Nude by Stream
Oil and tempera on gessoed masonite, 26-1/4 x 20 inches
Signed lower left: Isabel Bishop
Isabel Bishop is recognized, along with Reginald Marsh and the Soyer brothers, as an outstanding realist of the so-called “Fourteenth Street School” of the 1930s. Working out of a studio on Union Square, New York City, she was an astute observer of the city’s life and some of the most memorable, expressive and satisfying images of American women are found in her sensitive and introspective nudes.
Born in Cincinnati, Ohio, Bishop studied at the Wicker School in Detroit. In 1918, she came to New York City to study illustration at the New York School of Applied Design for Women. Fascinated with the chaotic turmoil of modernism that followed the 1913 Armory Show, she transferred to The Art Students League in 1920, finding its ambiance both inspirational and liberating. She first studied with Cubist Max Weber but soon switched to Kenneth Hayes Miller who taught renaissance techniques adapted to contemporary subject matter.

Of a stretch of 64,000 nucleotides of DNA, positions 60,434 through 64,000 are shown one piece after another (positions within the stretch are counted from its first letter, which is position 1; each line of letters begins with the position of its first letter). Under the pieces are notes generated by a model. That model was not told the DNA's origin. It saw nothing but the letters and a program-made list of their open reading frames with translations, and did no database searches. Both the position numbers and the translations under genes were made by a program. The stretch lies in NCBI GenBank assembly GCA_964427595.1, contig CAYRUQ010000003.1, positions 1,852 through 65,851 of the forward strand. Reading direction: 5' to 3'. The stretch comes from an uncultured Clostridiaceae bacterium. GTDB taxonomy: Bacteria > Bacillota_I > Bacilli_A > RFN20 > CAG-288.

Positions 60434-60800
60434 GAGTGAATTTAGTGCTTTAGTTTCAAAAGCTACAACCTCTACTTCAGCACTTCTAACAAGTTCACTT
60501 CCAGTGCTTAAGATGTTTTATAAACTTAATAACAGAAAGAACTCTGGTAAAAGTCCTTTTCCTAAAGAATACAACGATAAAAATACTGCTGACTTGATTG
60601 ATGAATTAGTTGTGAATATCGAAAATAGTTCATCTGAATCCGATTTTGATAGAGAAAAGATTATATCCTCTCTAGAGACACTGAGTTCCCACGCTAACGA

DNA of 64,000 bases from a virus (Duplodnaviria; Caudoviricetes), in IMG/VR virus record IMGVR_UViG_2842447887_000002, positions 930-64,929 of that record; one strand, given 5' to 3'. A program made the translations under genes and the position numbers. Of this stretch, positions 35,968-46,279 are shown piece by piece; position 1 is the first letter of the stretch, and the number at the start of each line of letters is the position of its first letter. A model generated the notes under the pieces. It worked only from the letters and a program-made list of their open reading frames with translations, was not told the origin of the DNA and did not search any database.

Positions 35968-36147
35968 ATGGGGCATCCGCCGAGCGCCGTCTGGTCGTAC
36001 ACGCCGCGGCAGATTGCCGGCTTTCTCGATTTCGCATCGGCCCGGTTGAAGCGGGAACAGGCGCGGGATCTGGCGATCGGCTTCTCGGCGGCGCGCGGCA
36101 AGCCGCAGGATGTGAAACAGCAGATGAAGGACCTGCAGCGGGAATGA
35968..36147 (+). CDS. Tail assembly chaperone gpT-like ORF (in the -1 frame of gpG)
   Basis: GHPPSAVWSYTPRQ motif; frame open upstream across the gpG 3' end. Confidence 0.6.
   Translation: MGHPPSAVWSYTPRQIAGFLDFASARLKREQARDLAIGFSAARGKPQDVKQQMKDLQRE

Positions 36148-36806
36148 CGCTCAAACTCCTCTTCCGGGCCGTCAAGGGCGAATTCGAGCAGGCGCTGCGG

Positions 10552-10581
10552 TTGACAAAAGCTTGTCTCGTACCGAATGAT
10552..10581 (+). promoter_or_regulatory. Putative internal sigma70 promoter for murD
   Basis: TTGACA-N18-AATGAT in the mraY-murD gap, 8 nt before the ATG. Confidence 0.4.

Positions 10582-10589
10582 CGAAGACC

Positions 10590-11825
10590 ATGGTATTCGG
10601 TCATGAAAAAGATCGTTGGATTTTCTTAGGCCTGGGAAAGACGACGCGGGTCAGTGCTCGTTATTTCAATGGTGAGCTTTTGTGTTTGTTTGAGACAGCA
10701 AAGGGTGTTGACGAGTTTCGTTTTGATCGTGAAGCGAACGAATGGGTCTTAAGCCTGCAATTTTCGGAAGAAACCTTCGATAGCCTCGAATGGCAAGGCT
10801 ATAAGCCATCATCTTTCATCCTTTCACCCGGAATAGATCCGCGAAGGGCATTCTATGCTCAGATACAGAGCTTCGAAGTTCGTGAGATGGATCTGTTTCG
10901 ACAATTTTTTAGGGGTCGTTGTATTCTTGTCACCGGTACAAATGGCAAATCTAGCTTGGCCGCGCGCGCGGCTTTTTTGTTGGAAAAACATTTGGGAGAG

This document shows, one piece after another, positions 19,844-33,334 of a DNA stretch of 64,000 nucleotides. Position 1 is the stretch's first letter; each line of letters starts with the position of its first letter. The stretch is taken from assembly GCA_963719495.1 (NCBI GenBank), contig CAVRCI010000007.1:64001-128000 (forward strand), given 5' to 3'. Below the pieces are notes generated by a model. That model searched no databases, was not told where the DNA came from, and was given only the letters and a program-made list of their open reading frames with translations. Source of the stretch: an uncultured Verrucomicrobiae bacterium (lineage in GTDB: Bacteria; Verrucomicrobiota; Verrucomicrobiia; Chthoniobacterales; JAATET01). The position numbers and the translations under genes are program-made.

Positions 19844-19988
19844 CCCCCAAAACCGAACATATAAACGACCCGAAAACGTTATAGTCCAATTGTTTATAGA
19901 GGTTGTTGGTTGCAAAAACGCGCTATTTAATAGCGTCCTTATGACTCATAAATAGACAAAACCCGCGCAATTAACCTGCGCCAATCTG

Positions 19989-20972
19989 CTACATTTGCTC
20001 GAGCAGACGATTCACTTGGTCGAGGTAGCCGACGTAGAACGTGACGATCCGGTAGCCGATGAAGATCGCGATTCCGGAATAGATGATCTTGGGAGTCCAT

Her style, both tonal and realistic, does not suggest movement as much as the momentary suspension of movement of figures caught in mid-gesture, such as Nude by Stream. Willem de Kooning, a friend who deeply admired Bishop’s art, once remarked: “That woman’s nudes are the best damned nudes ever.” This painting is illustrated in Helen Yglesias book, Isabel Bishop, Rizzoli International Publications, New York.